Good Luck Plants

Alternatives to four-leaf clovers

Oddities

Well the Halloween storm brought down copious amounts of white pine branches near my house, and the next day I was out with Cedar while he collected armfuls of the sticky twigs. I thought I’d take the opportunity to see if he’d learned. When I asked him what he had in his arms, he dutifully exclaimed, “White pine.” I reminded him that they had 5 needles in a bunch. I grabbed a fascicle to show him: 1-2-3-4-5-…-6! Again! What luck!

Variability in plants: luck or adaptation

It’s a rare event to catch a plant in the act of making a mistake. But when we do, what a curious delight. It is perhaps why we ascribe such good fortune to finding four-leaf clovers. The 4 “leaves” are actually the leaflets that together make up a compound leaf. Lots of plants have variability in the number of leaflets on a leaf. The first leaves boxelder produces in the spring tend to have 3-5 leaflets, while late season leaves have 5-7 leaflets. By the end of summer, a boxelder is a pretty even mix of leaves with 3, 5, and 7 leaflets, and I suppose a 33% chance is a pretty good reason not to consider finding a 7-leaflet boxelder good luck. But four-leaf clovers are the result of a genetic mutation and are much less common than a boxelder leaf with 7 leaflets. Your chances of finding a four-leaf clover are roughly 1 in 10,000, which seems about right for a good luck charm.

Improving your luck

Lets say you were in a pinch and really needed to find a good luck charm. So you head to a field and start combing through the white clovers, but 1 in 10,000 isn’t going to cut it. Here are 4 ways you could make it more likely you’d find one:

  1. Spend more time searching or improve the efficiency of your searching technique. The more encounters you have with clovers, the likelier it is that one will be a four-leaf clover.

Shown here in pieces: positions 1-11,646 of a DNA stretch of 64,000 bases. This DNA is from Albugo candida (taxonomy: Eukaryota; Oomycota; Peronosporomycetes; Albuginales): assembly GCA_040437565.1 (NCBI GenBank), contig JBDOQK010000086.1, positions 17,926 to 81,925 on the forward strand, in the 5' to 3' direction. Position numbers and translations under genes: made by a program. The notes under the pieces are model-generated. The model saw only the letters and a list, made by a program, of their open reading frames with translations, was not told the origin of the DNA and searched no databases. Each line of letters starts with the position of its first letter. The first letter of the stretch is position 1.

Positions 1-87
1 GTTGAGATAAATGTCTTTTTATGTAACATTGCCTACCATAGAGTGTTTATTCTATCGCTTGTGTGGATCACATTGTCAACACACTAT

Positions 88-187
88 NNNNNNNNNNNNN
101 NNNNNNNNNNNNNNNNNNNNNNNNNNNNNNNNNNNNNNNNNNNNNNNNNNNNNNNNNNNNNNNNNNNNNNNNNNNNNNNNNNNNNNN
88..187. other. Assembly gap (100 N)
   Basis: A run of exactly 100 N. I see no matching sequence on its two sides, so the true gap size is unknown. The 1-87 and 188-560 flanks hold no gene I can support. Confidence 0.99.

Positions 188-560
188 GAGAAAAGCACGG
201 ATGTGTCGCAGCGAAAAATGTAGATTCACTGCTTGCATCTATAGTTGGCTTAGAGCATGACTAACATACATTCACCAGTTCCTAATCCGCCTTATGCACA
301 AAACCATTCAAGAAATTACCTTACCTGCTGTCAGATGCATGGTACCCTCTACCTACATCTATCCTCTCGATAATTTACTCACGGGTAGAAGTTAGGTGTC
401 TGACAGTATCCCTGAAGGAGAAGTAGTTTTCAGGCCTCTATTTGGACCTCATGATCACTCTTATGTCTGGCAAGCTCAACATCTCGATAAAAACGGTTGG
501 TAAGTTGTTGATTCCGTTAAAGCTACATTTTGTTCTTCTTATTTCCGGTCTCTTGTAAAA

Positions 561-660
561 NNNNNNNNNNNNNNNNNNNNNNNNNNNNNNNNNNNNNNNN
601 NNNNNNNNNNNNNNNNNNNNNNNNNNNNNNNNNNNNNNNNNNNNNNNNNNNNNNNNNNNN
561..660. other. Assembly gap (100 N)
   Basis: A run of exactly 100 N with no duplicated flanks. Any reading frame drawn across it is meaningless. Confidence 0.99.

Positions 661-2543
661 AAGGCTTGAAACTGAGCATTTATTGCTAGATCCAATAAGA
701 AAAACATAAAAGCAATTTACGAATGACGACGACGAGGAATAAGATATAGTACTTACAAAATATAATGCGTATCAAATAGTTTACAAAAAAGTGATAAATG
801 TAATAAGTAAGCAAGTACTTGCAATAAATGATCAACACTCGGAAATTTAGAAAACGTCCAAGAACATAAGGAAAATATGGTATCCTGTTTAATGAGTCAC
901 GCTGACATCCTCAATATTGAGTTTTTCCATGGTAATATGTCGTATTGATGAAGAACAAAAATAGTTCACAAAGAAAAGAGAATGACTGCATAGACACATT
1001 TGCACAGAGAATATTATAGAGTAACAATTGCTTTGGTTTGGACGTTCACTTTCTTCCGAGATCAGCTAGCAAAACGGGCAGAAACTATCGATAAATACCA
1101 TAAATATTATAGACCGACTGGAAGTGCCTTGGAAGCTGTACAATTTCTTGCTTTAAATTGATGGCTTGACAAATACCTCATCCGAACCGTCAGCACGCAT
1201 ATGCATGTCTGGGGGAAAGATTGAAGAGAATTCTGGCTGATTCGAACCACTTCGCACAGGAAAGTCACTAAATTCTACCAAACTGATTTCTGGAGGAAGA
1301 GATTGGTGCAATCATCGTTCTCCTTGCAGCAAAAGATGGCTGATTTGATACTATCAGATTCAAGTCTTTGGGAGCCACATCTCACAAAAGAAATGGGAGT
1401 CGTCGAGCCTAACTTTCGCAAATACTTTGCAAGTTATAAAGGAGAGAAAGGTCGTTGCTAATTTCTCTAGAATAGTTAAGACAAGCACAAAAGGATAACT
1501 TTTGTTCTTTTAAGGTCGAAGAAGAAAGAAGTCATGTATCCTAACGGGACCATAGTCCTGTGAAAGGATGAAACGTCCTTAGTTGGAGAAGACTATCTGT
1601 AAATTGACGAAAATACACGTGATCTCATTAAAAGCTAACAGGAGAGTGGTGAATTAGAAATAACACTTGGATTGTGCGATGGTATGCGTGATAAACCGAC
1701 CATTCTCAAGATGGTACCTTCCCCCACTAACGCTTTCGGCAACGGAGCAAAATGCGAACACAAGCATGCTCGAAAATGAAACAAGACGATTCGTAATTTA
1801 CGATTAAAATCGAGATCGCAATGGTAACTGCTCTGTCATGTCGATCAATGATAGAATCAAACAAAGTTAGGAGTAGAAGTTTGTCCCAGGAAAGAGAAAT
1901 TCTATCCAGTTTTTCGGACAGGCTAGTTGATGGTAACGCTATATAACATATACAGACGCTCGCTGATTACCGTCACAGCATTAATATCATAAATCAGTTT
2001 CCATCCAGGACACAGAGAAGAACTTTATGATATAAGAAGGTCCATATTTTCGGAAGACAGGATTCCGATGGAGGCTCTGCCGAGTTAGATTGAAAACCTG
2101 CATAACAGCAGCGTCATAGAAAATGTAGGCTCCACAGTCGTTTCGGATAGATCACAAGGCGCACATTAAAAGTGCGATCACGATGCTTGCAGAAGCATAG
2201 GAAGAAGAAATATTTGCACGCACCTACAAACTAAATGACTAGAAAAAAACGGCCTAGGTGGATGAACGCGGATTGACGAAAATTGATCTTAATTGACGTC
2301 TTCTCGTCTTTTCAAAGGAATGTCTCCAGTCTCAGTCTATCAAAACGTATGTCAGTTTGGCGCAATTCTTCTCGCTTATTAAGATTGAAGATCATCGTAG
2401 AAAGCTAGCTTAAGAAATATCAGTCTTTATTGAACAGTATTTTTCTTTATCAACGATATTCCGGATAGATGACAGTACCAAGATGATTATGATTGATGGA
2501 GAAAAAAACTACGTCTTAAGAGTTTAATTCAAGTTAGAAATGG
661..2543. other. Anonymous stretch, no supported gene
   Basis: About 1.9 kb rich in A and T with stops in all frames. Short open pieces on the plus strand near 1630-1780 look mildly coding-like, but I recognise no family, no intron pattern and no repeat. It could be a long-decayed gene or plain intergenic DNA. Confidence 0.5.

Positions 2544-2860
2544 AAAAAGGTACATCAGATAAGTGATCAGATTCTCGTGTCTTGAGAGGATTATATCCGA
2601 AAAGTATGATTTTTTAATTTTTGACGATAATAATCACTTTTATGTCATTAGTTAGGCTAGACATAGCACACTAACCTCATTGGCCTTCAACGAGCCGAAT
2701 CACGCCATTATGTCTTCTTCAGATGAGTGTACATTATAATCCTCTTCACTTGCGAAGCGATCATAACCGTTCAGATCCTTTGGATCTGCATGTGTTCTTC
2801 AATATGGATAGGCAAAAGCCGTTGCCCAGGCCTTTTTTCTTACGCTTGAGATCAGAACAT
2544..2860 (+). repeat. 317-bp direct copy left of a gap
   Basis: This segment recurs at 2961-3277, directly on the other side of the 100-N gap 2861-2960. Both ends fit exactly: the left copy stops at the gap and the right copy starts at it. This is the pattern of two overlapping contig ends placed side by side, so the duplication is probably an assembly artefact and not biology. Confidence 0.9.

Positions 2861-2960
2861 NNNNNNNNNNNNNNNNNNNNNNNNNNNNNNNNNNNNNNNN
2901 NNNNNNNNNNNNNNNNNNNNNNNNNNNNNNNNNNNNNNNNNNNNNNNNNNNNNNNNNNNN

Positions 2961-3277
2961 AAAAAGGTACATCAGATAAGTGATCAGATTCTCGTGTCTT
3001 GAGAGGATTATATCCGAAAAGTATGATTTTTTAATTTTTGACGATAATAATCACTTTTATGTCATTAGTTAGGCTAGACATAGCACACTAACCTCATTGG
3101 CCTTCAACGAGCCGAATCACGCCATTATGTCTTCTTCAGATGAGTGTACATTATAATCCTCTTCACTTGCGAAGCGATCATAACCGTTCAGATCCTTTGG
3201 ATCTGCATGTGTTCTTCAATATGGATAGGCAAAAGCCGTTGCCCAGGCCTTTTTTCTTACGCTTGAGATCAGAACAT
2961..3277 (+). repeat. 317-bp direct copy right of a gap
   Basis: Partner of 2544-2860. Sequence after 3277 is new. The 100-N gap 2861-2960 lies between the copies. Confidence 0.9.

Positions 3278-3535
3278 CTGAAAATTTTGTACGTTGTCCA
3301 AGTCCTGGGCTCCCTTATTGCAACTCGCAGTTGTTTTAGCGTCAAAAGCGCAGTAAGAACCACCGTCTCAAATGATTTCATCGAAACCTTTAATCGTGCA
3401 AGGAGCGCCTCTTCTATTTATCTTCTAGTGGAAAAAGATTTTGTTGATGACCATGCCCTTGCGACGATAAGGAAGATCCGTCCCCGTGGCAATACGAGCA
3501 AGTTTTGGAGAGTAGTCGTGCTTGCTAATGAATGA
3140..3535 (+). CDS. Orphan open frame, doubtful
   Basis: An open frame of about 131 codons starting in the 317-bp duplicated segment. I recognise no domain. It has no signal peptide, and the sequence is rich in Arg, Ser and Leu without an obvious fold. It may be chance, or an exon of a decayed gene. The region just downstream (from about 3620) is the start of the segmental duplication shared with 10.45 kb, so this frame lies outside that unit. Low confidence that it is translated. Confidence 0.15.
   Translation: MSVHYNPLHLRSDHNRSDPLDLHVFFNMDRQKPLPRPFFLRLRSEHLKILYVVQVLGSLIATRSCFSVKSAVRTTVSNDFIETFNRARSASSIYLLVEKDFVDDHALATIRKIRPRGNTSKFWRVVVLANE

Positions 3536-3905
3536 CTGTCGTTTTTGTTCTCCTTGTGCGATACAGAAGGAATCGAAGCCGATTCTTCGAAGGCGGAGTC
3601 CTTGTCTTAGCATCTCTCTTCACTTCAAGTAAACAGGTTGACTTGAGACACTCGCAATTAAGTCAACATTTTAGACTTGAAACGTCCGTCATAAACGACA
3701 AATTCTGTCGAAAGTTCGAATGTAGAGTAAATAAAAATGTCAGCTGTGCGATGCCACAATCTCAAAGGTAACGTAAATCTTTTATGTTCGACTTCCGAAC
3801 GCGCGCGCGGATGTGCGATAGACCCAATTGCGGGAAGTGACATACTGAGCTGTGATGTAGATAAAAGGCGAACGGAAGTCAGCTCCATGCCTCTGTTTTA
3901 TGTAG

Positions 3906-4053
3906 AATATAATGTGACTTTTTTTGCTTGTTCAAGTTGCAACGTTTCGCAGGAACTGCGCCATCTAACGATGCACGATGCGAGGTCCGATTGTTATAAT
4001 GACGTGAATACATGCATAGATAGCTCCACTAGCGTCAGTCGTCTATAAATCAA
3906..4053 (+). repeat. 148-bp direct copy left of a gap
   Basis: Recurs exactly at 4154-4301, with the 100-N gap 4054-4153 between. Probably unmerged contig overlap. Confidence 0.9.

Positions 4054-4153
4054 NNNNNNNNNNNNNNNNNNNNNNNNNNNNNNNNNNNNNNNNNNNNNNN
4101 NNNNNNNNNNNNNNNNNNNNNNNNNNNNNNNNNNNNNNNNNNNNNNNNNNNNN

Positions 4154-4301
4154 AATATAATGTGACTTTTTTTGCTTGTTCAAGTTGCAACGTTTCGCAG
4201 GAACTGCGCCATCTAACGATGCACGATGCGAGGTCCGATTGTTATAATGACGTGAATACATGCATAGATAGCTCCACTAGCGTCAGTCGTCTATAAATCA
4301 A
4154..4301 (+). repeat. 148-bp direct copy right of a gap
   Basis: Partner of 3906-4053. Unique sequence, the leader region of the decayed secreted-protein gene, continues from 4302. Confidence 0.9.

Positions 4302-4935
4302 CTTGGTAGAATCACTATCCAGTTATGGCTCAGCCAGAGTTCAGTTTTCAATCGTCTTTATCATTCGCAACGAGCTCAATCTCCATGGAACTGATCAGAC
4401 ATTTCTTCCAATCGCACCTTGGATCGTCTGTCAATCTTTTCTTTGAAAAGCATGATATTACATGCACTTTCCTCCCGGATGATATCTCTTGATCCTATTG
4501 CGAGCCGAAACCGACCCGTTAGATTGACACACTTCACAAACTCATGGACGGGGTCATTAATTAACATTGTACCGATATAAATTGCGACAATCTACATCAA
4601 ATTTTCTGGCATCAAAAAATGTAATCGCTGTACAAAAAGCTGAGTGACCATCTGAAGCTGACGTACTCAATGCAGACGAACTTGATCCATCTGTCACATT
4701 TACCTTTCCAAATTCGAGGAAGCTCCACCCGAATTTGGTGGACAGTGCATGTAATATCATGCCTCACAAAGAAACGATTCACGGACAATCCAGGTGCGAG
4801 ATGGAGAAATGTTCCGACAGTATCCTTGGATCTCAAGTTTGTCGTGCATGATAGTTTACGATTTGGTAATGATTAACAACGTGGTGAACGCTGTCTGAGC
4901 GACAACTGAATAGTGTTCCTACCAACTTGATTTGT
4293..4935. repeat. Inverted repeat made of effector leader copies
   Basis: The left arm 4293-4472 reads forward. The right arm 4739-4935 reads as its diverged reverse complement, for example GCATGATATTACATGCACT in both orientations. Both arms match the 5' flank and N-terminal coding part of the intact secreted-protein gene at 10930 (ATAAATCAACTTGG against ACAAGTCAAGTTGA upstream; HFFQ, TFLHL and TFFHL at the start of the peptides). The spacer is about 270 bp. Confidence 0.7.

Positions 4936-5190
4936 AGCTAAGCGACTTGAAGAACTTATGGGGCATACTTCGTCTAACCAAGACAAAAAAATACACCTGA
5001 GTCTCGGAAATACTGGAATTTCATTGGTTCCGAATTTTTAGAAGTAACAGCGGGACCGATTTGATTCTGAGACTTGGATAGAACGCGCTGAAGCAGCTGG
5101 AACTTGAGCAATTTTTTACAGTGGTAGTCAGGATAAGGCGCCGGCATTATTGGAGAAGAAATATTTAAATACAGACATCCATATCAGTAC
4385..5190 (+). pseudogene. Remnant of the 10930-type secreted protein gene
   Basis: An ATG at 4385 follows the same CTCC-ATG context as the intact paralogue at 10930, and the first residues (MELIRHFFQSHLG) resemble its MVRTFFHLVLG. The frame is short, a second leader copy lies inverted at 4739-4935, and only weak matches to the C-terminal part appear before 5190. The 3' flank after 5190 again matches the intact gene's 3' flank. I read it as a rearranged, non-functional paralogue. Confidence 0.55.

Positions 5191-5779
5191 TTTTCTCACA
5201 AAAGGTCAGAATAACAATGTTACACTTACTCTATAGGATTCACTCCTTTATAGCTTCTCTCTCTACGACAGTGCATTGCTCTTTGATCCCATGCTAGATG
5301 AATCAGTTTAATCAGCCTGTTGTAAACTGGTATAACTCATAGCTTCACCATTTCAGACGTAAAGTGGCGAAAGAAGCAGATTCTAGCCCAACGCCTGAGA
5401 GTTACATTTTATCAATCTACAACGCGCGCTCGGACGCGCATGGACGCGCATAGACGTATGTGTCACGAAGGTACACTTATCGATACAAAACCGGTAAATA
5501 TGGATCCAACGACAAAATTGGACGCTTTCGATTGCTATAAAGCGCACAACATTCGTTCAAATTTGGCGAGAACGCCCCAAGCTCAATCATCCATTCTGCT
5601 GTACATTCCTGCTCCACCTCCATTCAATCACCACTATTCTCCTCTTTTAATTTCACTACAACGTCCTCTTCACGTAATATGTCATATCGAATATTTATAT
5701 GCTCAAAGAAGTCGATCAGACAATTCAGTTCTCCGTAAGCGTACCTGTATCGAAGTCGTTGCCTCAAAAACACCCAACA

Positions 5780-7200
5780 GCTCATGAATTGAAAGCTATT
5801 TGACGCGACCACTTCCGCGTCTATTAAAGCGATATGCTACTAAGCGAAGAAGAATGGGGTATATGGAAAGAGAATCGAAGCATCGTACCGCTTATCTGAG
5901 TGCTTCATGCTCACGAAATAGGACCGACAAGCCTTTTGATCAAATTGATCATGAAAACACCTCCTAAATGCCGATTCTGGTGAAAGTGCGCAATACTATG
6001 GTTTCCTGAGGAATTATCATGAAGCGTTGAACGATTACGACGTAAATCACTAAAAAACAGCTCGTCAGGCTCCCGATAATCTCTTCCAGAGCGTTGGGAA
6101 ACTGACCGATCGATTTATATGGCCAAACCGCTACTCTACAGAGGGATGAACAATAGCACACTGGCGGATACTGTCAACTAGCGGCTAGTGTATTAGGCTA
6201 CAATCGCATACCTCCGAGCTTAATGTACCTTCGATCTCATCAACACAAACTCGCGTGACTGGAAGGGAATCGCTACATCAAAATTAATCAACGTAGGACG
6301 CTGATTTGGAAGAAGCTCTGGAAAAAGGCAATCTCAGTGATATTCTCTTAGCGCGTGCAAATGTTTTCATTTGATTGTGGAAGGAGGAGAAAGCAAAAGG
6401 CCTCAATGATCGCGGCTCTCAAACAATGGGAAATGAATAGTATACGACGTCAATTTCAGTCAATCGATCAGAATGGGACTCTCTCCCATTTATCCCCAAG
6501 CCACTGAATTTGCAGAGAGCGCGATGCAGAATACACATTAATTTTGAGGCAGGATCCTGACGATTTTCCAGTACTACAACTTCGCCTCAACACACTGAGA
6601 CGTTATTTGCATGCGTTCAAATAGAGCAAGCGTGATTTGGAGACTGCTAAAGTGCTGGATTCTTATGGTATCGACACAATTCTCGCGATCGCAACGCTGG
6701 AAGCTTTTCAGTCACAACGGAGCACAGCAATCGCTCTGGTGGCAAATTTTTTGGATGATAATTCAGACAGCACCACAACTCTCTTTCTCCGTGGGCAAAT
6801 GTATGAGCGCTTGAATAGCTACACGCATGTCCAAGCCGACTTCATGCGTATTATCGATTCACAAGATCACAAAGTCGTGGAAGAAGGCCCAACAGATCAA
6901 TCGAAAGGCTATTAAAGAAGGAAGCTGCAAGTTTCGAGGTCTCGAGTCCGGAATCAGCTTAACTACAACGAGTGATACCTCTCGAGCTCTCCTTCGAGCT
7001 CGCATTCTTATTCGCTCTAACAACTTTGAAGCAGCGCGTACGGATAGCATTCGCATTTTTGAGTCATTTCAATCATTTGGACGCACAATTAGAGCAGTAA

2. Cheat the system and start manufacturing four-leaf clovers. This is exactly what Korean researchers are doing by irradiating plants (source). This can up your odds to 3 in 5! There are also patented varieties of red clover that reliably produces leaves with more than 3 leaflets (source).
  3. Improve your odds by learning how to look. Magician turned brilliant statistician, Persi Diaconus, has shown quite clearly that the result of flipping a coin is not as random as we think. He said in an interview: “Probability isn’t a fact about the world, probability is a fact about an observer’s knowledge” (video). Since the four-leaf clover is caused by a genetic mutation, if you find one, your’re more likely to find others nearby
  4. Choose a different good luck charm with better odds. Enter the white pine!

The 5-needled white pine

Pines can be sorted into three groups by counting the number of needles in a fascicle, or bundle. The needles in a fascicle on pine are equivalent to the leaflets that make up the leaves of white clover (or poison ivy or strawberry or white ash or elderberry). White pines are the only pines in the northeast with 5 needles in each fascicle (red, pitch, jack, and Scots pines have 2, and pitch pines have 3), or at least that’s how it’s “supposed” to be. An easy way to remember white pines is that W-H-I-T-E has 5 letters in it, a needle for each letter.

Taking inventory